Hours before millions of American children were to dress up and go trick-or-treating, the Consumer Product Safety Commission recalled 43,000 sets of Halloween disguise teeth because they contain high levels of lead. The agency also recalled 16,000 sets of military-style Elite Operations toys, including action figures and vehicles, distributed by the Toys “R” Us chain, and 1,500 Ribbit board games yesterday, also because of concerns over lead.

Tests by the Consumer Product Safety Commission did not find a lead problem in toy animals that Wal-Mart Stores Inc. pulled from its shelves last month over what the retailer called high lead levels. A spokeswoman for the watchdog agency said the government tests did not find lead levels that were higher than federal safety standards.

IAC, the Internet conglomerate controlled by media mogul Barry Diller, said that profit for its third quarter ended Sept. 30 fell 4.2 percent but investors were reassured by signs that its key home shopping network business has begun to turn around. Profit fell to $71.8 million (24 cents).

MasterCard, the No. 2 credit-card processor, said that increased cardholder spending, particularly overseas, boosted its profit by 63 percent in the third quarter ended Sept. 30. The Purchase, N.Y., company said profit was $314 million ($2.31), up from $193 million ($1.42) a year ago. Excluding a one-time gain, profit came to $1.80 per share.

Chrysler began laying off thousands of salaried workers as part of an effort to slash costs in the company’s new era of private ownership, a spokesman said. The cuts won’t end there. Chrysler planned to announce today that the third shift at the Toledo North plant in Ohio will be eliminated in the first quarter of 2008, a reduction of 750 jobs, according to a congressional aide.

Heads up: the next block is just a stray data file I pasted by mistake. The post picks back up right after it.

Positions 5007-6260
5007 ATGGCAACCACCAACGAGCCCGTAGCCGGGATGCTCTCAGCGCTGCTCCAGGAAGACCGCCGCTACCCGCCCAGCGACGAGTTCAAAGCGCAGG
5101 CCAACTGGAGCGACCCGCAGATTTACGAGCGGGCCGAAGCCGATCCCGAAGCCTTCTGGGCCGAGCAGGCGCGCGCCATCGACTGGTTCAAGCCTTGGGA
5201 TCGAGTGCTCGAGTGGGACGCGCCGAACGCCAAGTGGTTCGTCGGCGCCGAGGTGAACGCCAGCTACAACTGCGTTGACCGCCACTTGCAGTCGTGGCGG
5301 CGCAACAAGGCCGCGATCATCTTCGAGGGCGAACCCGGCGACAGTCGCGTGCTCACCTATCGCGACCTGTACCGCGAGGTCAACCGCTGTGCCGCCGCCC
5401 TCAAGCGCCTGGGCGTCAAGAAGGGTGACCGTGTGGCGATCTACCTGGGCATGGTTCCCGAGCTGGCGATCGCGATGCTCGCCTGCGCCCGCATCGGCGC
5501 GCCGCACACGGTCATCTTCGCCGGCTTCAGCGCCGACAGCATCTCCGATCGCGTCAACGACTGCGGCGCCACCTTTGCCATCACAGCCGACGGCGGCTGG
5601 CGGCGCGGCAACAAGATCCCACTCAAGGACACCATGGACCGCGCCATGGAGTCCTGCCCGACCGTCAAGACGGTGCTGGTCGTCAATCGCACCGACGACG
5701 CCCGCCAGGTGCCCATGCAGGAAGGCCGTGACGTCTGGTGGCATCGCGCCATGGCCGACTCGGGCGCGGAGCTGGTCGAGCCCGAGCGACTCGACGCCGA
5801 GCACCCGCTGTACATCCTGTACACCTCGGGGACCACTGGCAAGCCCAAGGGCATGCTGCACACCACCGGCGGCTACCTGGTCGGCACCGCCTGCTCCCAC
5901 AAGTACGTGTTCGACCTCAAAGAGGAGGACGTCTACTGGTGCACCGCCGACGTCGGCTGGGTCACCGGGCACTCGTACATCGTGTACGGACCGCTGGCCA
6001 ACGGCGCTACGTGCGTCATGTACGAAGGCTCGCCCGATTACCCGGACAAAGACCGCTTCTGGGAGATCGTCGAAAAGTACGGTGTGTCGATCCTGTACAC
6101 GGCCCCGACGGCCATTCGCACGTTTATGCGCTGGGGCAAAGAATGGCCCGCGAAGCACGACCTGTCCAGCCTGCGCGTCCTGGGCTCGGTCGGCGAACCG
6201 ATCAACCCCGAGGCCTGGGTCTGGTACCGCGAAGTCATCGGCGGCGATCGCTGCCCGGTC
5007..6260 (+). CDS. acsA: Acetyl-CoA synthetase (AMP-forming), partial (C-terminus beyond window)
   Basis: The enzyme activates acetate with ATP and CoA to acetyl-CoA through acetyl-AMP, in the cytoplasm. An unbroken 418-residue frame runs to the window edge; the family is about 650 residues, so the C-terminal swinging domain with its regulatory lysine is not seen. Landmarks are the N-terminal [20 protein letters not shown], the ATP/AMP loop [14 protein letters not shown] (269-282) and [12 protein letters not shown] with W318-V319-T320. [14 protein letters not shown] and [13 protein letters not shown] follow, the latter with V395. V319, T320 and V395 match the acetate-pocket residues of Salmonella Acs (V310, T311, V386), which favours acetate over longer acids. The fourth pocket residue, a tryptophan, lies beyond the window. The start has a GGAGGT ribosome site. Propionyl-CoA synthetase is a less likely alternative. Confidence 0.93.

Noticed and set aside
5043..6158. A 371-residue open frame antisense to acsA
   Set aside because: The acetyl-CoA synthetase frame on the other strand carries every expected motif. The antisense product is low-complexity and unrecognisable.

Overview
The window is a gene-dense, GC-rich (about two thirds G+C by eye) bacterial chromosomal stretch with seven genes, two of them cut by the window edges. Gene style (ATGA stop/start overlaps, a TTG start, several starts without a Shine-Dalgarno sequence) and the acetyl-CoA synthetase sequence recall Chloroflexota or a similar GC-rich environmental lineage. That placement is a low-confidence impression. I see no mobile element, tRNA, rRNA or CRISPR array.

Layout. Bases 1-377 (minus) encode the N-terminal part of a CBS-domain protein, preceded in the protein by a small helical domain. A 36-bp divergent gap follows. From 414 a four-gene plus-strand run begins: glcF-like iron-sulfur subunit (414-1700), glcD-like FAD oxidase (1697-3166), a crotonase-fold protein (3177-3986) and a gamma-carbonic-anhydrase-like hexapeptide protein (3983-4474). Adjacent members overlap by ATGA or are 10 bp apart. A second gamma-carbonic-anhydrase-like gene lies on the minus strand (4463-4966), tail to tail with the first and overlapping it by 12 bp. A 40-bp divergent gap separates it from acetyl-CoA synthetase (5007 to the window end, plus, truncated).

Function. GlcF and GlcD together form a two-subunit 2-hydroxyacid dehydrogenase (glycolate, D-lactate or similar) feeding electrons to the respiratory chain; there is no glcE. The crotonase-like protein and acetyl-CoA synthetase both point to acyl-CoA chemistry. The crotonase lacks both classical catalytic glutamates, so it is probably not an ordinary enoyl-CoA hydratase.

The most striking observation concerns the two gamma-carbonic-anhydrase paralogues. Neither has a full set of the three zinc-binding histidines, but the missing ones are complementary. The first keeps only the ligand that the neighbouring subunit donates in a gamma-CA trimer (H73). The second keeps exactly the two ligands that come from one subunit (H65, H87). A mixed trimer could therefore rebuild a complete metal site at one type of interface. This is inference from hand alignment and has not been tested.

Boston Scientific Corp.’s Guidant unit agreed to pay at least $240 million to settle claims it hid defects in its heart defibrillators, $45 million more than a settlement proposed in July, people with direct knowledge of the accord said. The increase from $195 million would let the company dispose of 8,000 claims, double the number in the initial settlement, the people said.

International

China will raise the prices of gasoline, diesel and aviation fuel by $67 per ton, state media quoted China’s economic planner as saying. The nearly 10 percent increase, which takes effect today, was made to narrow the gap between soaring international crude and domestic oil prices, the official Xinhua news agency said, citing the National Development and Reform Commission.

Hundreds of people are making stuffed Walt Disney toys at a factory in southern China up to 16 hours a day with only a few days off a month, a Hong Kong labor activist group said. Students and Scholars Against Corporate Misbehavior said that in the run-up to Christmas, workers at the factory start at 8 a.m. and don’t finish until midnight.

Cisco Systems and Indian software company Wipro agreed to develop information technology in an alliance that could fetch $1 billion in new business annually for the two companies. Under the agreement, San Jose, Calif.-based Cisco and Wipro will develop and deliver software services that incorporate Cisco’s networking technology and Wipro’s expertise in outsourcing.

The crystal division of Waterford Wedgwood PLC, an icon of Irish artisanship, wants to cut its work force in Ireland nearly in half and could shift much of its crystal production to lower-cost Slovenia, labor union officials said.

From wire dispatches and staff reports